Series: CDSNS Colloquium

This talk continues from last week's colloquium.

Fourier's Law assert that the heat flow through a point in a solid is proportional to the temperature gradient at that point. Fourier himself thought that this law could not be derived from the mechanical properties of the elementary constituents (atoms and electrons, in modern language) of the solid. On the contrary, we now believe that such a derivation is possible and necessary. At the core of this change of opinion is the introduction of probability in the description. We now see the microscopic state of a system as a probability measure on phase space so that evolution becomes a stochastic process. Macroscopic properties are then obtained through averages. I will introduce some of the models used in this research and discuss their relevance for the physical problem and the mathematical results one can obtain.

Series: Probability Working Seminar

In this talk, we will introduce the classical Cramer's Theorem. The
pattern of proof is one of the two most powerful tools in the theory
of large deviations. Namely, the upper bound comes from optimizing
over a family of Chebychef inequalities; while the lower bound comes
from introducing a Radon-Dikodym factor in order to make what was
originally "deviant" behavior look like typical behavior.
If time permits, we will extend the Cramer's Theorem to a more general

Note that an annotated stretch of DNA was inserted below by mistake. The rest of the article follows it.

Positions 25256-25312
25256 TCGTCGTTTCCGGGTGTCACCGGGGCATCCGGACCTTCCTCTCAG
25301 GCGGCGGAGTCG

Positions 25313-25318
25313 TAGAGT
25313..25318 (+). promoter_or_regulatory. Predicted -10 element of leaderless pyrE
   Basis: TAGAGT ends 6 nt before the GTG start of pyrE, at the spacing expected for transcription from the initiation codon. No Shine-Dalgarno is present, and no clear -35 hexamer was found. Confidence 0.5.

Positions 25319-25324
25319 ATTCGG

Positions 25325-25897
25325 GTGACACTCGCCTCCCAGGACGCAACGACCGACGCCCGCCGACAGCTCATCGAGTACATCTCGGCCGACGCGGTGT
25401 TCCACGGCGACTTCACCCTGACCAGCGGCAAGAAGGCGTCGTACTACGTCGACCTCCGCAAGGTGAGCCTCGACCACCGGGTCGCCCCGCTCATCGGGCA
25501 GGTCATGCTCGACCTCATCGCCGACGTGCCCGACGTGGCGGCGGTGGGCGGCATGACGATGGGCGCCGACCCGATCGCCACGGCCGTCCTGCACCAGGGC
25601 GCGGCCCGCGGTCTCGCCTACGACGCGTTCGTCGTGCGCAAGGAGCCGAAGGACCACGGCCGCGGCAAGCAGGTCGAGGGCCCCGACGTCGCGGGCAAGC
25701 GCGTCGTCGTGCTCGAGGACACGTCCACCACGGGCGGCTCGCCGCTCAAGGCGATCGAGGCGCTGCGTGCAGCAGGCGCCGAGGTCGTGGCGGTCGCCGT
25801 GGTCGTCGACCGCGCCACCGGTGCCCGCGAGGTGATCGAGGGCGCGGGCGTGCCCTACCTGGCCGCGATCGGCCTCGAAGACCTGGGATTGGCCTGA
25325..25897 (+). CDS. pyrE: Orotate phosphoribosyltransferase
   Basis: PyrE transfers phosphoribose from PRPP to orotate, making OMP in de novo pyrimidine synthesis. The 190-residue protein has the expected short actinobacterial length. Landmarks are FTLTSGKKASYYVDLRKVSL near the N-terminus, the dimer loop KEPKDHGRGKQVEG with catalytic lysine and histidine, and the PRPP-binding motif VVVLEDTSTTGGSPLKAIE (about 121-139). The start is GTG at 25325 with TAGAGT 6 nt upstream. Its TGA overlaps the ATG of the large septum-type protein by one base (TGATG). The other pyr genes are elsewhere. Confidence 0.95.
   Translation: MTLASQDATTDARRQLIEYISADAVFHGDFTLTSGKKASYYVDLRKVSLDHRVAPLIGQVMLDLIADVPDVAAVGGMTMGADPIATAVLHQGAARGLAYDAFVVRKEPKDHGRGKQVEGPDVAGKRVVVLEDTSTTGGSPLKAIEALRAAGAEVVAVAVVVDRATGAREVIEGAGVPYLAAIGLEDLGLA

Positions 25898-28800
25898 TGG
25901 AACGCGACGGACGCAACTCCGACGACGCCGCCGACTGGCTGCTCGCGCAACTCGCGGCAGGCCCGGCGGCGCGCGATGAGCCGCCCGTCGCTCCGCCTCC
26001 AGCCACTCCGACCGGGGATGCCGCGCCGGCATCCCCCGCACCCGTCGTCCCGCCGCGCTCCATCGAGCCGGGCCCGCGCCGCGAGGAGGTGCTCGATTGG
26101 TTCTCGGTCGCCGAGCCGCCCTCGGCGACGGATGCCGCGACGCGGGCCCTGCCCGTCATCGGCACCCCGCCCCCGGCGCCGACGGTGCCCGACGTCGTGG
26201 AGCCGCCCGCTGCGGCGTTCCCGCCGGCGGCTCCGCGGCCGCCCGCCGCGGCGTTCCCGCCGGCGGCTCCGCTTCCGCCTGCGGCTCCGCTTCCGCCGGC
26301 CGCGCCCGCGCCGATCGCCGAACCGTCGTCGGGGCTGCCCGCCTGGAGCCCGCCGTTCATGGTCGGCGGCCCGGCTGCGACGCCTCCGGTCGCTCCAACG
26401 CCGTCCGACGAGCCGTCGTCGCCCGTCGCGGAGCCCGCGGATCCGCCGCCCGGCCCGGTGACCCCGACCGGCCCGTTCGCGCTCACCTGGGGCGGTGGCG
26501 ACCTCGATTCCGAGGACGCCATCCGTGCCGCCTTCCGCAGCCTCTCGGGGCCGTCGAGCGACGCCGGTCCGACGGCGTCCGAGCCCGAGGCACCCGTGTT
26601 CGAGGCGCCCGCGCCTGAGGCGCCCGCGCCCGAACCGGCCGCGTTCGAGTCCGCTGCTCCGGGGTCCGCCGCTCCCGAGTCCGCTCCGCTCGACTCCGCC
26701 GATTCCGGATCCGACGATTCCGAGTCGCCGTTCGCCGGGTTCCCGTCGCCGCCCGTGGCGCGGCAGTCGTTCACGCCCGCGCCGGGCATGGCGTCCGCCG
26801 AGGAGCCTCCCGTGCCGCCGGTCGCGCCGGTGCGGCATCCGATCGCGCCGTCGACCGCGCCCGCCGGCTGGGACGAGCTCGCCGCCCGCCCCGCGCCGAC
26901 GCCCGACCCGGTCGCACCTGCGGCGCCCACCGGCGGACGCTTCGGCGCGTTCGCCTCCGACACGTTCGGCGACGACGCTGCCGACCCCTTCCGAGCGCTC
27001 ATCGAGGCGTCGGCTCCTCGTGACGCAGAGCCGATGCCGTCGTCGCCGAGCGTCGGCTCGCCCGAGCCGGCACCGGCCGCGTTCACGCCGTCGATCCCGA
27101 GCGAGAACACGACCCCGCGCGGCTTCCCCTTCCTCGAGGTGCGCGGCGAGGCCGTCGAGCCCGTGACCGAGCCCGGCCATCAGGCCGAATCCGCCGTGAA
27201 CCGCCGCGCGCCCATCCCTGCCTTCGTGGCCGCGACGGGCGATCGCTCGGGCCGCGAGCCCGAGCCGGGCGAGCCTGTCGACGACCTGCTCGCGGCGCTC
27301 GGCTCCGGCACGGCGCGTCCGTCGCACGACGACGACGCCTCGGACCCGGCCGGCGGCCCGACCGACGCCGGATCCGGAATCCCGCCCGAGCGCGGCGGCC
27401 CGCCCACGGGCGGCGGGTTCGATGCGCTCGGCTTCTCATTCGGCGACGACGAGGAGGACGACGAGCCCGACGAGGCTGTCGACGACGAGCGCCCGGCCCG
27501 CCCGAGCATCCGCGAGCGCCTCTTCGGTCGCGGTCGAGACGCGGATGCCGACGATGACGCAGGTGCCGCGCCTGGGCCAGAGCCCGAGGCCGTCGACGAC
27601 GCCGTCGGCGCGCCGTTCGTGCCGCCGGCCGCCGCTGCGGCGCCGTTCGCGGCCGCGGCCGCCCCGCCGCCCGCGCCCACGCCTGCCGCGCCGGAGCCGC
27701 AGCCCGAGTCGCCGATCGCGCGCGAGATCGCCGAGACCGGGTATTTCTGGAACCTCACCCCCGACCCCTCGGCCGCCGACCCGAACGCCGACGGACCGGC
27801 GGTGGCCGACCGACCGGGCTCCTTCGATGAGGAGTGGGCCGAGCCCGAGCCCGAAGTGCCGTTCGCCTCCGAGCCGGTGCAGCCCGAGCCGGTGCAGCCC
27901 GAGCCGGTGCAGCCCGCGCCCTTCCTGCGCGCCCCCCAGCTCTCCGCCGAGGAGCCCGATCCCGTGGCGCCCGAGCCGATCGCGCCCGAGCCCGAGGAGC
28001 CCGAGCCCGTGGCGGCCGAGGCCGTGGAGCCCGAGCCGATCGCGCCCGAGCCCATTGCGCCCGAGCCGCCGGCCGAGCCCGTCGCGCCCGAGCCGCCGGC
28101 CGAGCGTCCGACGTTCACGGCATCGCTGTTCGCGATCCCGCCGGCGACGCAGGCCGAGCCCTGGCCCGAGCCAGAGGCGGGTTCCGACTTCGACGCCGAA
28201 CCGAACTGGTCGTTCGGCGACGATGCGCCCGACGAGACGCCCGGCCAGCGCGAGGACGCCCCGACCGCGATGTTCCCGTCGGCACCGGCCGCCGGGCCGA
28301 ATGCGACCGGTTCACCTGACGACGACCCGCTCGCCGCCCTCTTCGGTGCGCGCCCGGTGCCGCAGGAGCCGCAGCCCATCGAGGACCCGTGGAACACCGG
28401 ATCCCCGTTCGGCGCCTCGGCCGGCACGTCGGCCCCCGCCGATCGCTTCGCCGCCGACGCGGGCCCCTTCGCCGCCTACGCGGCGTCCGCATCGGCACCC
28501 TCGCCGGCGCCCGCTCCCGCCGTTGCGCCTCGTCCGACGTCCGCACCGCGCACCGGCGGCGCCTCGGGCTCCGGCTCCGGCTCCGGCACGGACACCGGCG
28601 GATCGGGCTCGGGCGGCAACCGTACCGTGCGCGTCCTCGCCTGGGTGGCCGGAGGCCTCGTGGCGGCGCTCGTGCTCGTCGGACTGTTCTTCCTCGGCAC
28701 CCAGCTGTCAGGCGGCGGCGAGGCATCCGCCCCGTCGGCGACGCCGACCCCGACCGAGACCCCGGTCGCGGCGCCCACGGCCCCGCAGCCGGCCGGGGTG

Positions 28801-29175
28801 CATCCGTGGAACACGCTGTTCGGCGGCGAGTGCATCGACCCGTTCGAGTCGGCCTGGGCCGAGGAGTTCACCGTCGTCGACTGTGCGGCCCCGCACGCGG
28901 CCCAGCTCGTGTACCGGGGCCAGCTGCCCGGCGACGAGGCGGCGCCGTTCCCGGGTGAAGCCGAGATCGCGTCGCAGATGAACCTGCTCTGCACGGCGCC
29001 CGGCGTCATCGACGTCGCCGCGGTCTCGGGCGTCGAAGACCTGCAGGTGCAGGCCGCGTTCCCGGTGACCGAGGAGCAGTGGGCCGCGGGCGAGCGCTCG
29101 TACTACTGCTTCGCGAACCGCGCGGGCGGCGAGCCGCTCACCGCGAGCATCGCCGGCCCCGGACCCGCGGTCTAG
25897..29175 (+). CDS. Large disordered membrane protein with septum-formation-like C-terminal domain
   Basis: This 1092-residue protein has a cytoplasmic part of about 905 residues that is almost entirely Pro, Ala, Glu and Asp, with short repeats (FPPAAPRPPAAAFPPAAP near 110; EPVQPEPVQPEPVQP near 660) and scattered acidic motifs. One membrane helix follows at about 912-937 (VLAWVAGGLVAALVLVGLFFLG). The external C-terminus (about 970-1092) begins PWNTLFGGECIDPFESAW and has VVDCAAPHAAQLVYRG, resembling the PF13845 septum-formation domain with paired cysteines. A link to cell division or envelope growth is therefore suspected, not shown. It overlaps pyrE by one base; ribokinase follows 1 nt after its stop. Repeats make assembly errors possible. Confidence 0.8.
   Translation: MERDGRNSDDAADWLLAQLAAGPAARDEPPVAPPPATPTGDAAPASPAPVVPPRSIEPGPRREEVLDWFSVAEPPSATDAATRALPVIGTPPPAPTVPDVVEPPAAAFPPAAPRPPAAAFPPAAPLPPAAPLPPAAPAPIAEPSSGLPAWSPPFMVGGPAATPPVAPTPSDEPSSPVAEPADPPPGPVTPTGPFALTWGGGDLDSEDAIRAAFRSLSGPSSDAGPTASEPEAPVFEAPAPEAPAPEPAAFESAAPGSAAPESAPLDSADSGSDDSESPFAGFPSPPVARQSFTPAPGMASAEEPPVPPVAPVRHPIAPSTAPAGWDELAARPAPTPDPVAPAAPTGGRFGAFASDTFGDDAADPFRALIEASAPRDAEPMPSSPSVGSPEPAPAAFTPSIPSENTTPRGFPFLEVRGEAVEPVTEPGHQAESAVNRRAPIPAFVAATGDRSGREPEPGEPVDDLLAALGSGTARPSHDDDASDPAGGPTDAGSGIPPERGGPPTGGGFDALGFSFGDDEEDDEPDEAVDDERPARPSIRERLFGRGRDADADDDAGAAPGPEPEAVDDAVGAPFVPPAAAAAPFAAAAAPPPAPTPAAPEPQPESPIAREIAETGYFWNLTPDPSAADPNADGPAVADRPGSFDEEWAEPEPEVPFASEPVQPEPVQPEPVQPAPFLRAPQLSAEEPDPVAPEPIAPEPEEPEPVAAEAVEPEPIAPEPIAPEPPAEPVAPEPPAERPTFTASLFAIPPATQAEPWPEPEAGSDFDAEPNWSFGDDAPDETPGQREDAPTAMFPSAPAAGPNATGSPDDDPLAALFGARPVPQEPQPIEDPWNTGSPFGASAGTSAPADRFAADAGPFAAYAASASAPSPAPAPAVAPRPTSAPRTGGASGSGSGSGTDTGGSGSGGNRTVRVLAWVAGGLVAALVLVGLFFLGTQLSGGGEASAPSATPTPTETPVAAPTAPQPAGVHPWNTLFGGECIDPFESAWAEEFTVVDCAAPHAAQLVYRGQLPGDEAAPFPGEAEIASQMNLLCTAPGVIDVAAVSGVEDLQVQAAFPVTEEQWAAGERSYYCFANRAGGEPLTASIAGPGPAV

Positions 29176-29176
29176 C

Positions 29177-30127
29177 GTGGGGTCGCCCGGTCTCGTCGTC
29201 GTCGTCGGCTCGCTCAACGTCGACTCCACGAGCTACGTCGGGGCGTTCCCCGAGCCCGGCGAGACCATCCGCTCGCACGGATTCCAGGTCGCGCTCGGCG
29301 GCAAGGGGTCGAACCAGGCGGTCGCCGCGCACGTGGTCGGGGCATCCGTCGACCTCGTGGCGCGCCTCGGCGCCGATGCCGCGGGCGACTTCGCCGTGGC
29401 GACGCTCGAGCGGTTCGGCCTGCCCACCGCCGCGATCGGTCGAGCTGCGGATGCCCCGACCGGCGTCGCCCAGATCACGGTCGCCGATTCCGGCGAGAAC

setting and discuss the Sanov Theorem.
This talk is based on Deuschel and Stroock's .

Friday, September 25, 2009 - 15:00 ,
Location: Skiles 269 ,
Anh Tran ,
Georgia Tech ,
Organizer:

(This is a 2 hour lecture.)

In this talk I will give a quick review of classical invariants of
Legendrian knots in a 3-dimensional contact manifold (the topological knot type, the
Thurston-Bennequin invariant and the rotation number). These classical invariants do not
completely determine the Legendrian isotopy type of Legendrian knots, therefore we will
consider Contact homology (aka Chekanov-Eliashberg DGA), a new invariant that has been
defined in recent years. We also discuss the linearization of Contact homology, a method
to extract a more computable invariant out of the DGA associated to a Legendrian knot.

Series: Combinatorics Seminar

Since the seminal work of Erdos and Renyi the phase transition of the largest components in random graphs became one of the central topics in random graph theory and discrete probability theory. Of particular interest in recent years are random graphs with constraints (e.g. degree distribution, forbidden substructures) including random planar graphs. Let G(n,M) be a uniform random graph, a graph picked uniformly at random among all graphs on vertex set [n]={1,...,n} with M edges. Let P(n,M) be a uniform random planar graph, a graph picked uniformly at random among all graphs on vertex set [n] with M edges that are embeddable in the plane. Erodos-Renyi, Bollobas, and Janson-Knuth-Luczak-Pittel amongst others studied the critical behaviour of the largest components in G(n,M) when M= n/2+o(n) with scaling window of size n^{2/3}. For example, when M=n/2+s with s=o(n) and s \gg n^{2/3}, a.a.s. (i.e. with probability tending to 1 as n approaches \infty) G(n,M) contains a unique largest component (the giant component) of size (4+o(1))s. In contract to G(n,M) one can observe two critical behaviour in P(n,M), when M=n/2+o(n) with scaling window of size n^{2/3}, and when M=n+o(n) with scaling window of size n^{3/5}. For example, when M=n/2+s with s = o(n) and s \gg n^{2/3}, a.a.s. the largest component in P(n,M) is of size (2+o(1))s, roughly half the size of the largest component in G(n,M), whereas when M=n+t with t = o(n) and t \gg n^{3/5}, a.a.s. the number of vertices outside the giant component is \Theta(n^{3/2}t^{-3/2}). (Joint work with Tomasz Luczak)